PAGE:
To whom is this letter sent. At Pentecost many exiled Jews had come back to celebrate at the temple. These went away changed by the gospel. They had been scattered by the empires of this world, by Babylon and Assyria and Alexander the Great and Ptolemy. They had been gathered in for harvest by the king of the universe. Peter wrote to those who had come to believe in Jesus among the Jews scattered throughout Anatolia or what we might call today the larger Asian part of Turkey. They are listed in the order of where a messenger might deliver this letter arriving along the Roman road. The locations are given as provinces of Roman administration. To Pontus, To Galatia where some wild Celtic Gauls had settled, a place with many gentile converts as well hence Paul’s letter to the Galatians, to Cappadocia later a region of amazing monasticism and a place with these beautiful breathtaking fairy chiminies, these geological features that seem not of this world, to Asia along the Aegean Sea including Ephesus this massive city back then of hundreds of thousands, and last to Bithnyia along the south coast of the Black Sea. I know some people think that Peter is writing this letter from Rome and is using the term Babylon with artistic license. But given the way this letter was delivered, the list of the provinces in the order they are presented to us I do think Peter is writing this letter from where he says he is writing this letter from. I think he is writing it in and from Babylon an important area for exiled Jews to whom he had a mission.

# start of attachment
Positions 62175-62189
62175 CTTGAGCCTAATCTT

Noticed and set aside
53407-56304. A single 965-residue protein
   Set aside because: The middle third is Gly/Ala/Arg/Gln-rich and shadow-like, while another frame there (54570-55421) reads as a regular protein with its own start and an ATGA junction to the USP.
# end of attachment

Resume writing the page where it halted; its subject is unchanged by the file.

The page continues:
He names those he is writing to as those given a new birth in Christ Jesus. That is their identity, those born from above, those born again. He names those he is writing to those who have a living hope in an inheritance they are coming into after death. These are they who have heavenly treasures stored up for them. But now, while they wait to come into their inheritance they will suffer. This is a theme throughout this book. We have a joyous and sure hope. From today until the day we receive it we will have troubles as heaven and earth convulse, as we are tried and tested and prepared for eternity. Peter identifies them as those who are being refined by fire so that they may receive the end result of their faith, the salvation of their souls when Jesus is revealed.

Cling to Christ friends. He is a good shepherd who will lead us to green pastures and beside still waters, but the path is a narrow way, and he will lead us through the valley of the shadow of death, and he will lead us to feasts surrounded by terrible enemies. This will be the theme of this book, that goodness and mercy will follow us through many troubles, but through them Christ will lead us into what he has promised us, eternal life in him. May he bless our reading of this book in the coming books, may he feed us spiritually as we gather to feast.